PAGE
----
FOR IMMEDIATE RELEASE: Monday, February 1, 2016
Lauren Regan, Civil Liberties Defense Center, 541-687-9180

No New Animal Lab Fights Back Against Skanska SLAPP Injunction

Multinational, multibillion dollar corporation, Skanska, attempts to chill grassroots protest campaign through SLAPP injunctions; No New Animal Lab fights back with anti-SLAPP Special Motion to Strike

NNAL Campaign Website: No New Animal Labs
Hillsboro, OR — On January 29th, No New Animal Lab, with representation from the Civil Liberties Defense Center, filed an anti-SLAPP Special Motion to Strike against injunctions filed on behalf of two executives of Skanska USA. Skanska and its key decision makers have been the subject of a year-long protest campaign, organized under the banner of No New Animal Lab, for their $90 million contract to build a large, underground animal research lab for the University of Washington (UW).

Skanska executives at the corporation’s Portland office filed for injunctions against four activists and “No New Animal Lab” in an attempt to stifle the growing national protests. Such lawsuits are known as “SLAPPs” (Strategic Lawsuits Against Public Participation) and are often used by corporations against protest movements in an attempt to chill dissent and disrupt campaign organizing. Rather than outright criminalizing protest activity, corporations attempt to exploit the legal system, dragging grassroots activists through frivolous civil court proceedings and draining and redirecting both time and material resources. SLAPPs exist to shrewdly muzzle movements that seek to hold corporations and their executives accountable and are backdoor attempts to legislate unreasonable restrictions upon First Amendment rights to free speech and assembly.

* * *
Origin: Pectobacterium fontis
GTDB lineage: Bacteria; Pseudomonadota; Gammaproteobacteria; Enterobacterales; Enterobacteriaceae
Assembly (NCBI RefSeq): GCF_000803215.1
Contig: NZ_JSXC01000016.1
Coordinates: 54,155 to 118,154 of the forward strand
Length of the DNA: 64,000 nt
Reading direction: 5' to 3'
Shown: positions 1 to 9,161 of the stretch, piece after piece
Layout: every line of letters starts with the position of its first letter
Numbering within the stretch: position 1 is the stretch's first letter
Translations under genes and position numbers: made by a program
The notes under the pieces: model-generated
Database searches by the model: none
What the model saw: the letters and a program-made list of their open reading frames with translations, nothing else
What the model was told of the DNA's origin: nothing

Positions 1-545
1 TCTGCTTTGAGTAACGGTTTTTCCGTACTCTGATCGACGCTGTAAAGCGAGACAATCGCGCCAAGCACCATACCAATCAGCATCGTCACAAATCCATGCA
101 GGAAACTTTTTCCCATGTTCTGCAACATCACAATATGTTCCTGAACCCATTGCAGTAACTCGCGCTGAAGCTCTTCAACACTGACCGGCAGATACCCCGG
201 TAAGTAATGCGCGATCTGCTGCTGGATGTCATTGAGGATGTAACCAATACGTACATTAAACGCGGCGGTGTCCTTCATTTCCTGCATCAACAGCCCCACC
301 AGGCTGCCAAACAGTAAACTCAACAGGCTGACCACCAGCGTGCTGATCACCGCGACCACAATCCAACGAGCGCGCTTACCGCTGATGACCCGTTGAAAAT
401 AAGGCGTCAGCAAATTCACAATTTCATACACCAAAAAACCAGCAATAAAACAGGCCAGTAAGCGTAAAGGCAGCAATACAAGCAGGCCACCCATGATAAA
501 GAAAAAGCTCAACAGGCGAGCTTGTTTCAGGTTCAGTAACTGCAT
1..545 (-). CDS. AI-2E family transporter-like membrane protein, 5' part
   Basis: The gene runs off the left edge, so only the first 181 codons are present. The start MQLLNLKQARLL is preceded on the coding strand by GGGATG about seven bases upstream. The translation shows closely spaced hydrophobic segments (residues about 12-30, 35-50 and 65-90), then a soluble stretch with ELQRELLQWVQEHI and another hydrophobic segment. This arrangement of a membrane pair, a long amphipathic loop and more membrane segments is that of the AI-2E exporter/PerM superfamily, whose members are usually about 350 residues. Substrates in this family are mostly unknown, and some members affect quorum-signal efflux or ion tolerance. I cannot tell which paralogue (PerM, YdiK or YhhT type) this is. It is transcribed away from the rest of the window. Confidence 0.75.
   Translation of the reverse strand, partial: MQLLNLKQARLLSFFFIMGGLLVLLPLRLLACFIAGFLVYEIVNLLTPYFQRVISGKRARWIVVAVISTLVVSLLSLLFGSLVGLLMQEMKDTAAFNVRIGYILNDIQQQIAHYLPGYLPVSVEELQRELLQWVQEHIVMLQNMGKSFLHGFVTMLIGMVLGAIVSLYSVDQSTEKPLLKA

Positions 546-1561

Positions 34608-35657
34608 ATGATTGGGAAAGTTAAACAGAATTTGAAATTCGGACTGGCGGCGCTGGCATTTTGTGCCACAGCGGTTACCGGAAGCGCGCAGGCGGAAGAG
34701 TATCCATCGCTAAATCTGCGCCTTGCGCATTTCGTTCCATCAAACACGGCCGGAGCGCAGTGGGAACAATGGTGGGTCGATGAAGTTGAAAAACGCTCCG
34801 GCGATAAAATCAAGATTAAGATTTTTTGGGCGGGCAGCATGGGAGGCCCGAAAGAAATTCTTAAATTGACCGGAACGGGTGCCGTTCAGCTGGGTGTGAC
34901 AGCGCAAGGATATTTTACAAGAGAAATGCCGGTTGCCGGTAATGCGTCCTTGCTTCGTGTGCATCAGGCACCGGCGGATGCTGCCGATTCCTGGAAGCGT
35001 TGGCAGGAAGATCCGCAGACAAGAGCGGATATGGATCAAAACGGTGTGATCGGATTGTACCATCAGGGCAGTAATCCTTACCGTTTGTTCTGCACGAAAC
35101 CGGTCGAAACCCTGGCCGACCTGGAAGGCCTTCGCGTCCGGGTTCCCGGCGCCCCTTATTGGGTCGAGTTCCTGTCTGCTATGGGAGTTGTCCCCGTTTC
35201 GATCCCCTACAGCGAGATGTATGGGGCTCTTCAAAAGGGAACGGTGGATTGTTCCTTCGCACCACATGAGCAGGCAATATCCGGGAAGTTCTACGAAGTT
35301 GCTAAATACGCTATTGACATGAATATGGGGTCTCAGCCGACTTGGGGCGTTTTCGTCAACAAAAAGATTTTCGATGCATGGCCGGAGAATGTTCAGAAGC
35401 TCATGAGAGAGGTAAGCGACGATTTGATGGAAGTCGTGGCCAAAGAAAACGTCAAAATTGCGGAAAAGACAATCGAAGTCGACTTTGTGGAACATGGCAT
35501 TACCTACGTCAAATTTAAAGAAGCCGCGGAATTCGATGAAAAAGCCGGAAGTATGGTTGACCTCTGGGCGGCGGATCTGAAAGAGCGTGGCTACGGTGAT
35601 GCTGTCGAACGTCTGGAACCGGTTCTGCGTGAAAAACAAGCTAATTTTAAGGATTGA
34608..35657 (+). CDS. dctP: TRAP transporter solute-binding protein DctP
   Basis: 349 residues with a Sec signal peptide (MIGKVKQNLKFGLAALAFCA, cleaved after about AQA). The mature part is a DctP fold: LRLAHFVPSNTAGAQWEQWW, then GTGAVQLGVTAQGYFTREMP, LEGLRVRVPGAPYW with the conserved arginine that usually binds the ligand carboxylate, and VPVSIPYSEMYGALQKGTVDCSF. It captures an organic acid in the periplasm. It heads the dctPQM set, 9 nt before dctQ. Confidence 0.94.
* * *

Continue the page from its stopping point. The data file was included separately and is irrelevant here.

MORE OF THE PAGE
The executives who filed these lawsuits are David Schmidt, the Skanska Chief Operating Officer who authorized the UW lab contract on behalf of Skanska, and Tim Baugus, a Skanska Senior Vice President; both hold positions of power and influence within their company. Schmidt and Baugus complain of residential picketing and chalking in their neighborhoods, but public streets–even those that run through neighborhoods–are traditional public forums that are long established as protected arenas for the exercise of First Amendment rights, which includes speech and conduct that some may find offensive. Residential picketing has been upheld as constitutional by the U.S. Supreme Court and is a tactic with a history of use in a variety of social movements, such as labor, forest defense, climate justice, anti-gentrification, and LGBTQ .

The activists and No New Animal Lab (NNAL) are represented by the Civil Liberties Defense Center (CLDC), which has represented other activists against corporate lawsuits, including people organizing with the Tar Sands Blockade in Texas. NNAL and the CLDC filed a Special Motion to Strike under Oregon’s anti-SLAPP statute, effectively challenging Skanska’s attempts to quell dissent and direct attention away from their involvement in animal research. The hearing on the motion and preliminary injunctions is set for February 23 – 25 at the Washington County Courthouse in Hillsboro, OR.

“The campaign against Skanska is about challenging power–the power to callously decide the fate of thousands; the power to construct lives of suffering, captivity, and pain; and the power to evade accountability through the impersonal structure of corporations,” said a spokesperson for No New Animal Lab. “When you challenge power, you get a response. These SLAPP injunctions are just that–a response from Skanska, one of the largest corporations of its kind. The No New Animal Lab campaign interprets these lawsuits as a measure of its effectiveness.”

The No New Animal Lab campaign has grown substantially in the last year, and the pressure against Skanska is at an all-time high. In mid-January, hundreds of people from all over the country converged in New York to protest the company’s U.S. headquarters and CEO and President Richard Cavallaro, and Skanska’s largest U.S. investor, the Vanguard Group.

WHAT: Anti-SLAPP and Preliminary Injunctions Hearing

WHEN: February 23 through February 25

WHERE: Courtroom of Judge Wipper, Washington County Court.